‘I had just given birth to a baby, I didn’t miscarry him’

This week’s baby loss storyline on Coronation Street has sparked debate about how we should refer to babies lost before 24 weeks.

Kym Marsh on This Morning

Tommy's news, 13/01/2017

Earlier this week, Coronation Street ran the first episode in a storyline that sees Kym Marsh’s character Michelle and her husband Steve McDonald, played by Simon Gregson, lose their baby at 23 weeks.

The storyline is particularly poignant as both actors have experienced losses of their own.

Kym lost her baby boy Archie at 21 weeks in 2009 and Simon has revealed that he and his wife, Emma, have suffered 11 miscarriages, the first of which was at 21+4 weeks.

The episode has got people talking about the most appropriate and sensitive word to use to describe a late loss such as these.

In technical terms, a baby lost between 14 to 24 weeks of pregnancy is classed as a late miscarriage. Many women prefer to use the stillbirth, however, as losing a baby at this stage still requires you to give birth.

In last night’s episode, Michelle and Steve were told that because their baby was born before 24 weeks, he will not be given a birth certificate.

Kym compared this to her own experience and said how much of a problem she had with the term late miscarriage.

‘Calling my son a late miscarriage was one of the things that really got to me because I had just given birth to a baby, I didn't miscarry him. When I'm not here anymore, nobody will know that my baby existed, and that is upsetting for a lot of women I think.’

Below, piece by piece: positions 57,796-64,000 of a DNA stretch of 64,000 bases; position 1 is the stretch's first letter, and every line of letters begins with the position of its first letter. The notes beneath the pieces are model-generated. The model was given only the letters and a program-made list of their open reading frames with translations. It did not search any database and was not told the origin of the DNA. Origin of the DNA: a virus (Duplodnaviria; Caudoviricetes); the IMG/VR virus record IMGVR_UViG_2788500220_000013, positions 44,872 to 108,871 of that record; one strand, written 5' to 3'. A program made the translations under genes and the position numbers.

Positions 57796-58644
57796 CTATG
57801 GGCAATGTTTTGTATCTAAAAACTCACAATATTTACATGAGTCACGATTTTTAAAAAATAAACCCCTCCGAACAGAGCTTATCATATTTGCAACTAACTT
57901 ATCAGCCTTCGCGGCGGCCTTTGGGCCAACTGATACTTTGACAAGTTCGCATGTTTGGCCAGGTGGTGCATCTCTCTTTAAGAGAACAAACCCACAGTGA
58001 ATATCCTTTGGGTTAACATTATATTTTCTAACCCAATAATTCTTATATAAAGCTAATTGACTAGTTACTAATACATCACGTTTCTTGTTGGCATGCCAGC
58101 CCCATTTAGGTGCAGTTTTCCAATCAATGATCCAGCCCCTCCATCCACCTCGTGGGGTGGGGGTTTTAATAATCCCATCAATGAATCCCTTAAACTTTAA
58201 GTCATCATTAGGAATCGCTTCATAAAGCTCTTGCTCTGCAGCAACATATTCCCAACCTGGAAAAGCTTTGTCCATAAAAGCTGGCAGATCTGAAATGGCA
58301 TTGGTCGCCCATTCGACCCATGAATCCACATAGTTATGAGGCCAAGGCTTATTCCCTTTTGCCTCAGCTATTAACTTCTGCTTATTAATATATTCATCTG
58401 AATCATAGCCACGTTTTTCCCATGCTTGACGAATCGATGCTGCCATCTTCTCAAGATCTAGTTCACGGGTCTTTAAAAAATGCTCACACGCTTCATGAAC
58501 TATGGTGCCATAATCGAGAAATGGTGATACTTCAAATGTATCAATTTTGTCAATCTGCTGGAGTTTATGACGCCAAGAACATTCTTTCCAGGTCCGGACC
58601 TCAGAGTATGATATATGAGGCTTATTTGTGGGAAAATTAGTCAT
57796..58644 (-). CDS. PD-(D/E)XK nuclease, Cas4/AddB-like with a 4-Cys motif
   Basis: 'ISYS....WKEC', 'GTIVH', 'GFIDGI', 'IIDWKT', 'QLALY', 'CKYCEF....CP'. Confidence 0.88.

One woman said that the term late miscarriage doesn’t do justice to what you go through when you lose a baby shortly before 24 weeks.

Another women said that just because you have not had the full 24 weeks of dreaming about your baby, it doesn’t make them any less loved or wanted.

Professor Andy Shennan, Clinical Director of Tommy’s Preterm Surveillance Clinic, said that in terms of the women’s experience, very little actually differs from loss at 23 weeks gestation to loss at 24 weeks.

‘Women's experience of pregnancy loss is little affected by whether the baby was big enough to survive or not. It is not appropriate to treat the personal impact of a baby loss at 22 weeks differently from say, 24 weeks. Clinical care may be different, and therefore medical terms may have to reflect that to assist with the care. The baby may not be resuscitated below 23 weeks for example. However, from the women's perspective there is little difference in what is often a shocking experience, and everyone should be sensitive to this.’

The distinction between late miscarriage and stillbirth is also something that many mothers are not aware of before finding themselves in this position.

For one mother, having not been made aware of the distinction meant the difference between having her baby’s birth officially registered or not.

‘My baby girl had Edwards syndrome and I made a tough decision not to proceed but a tiny part of me wishes I’d waited a few weeks to get that death certificate and taken some maternity leave rather than being signed off sick. Not that it would’ve made any difference to what was the matter with my baby, by officially she wouldn’t existed.’

At Tommy’s, we know just how devastating the loss of a baby can be and we believe that if it gives you comfort to use the word stillbirth as opposed to miscarriage when describing your loss then you should.

Your baby and your pregnancy are your own; no one can tell you how you should talk about and remember your baby. You have the right to refer to your baby however you chose.

If you want to read more about the Coronation Street storyline and the social media reaction it has received you can read our article here.

Read more about this storyline

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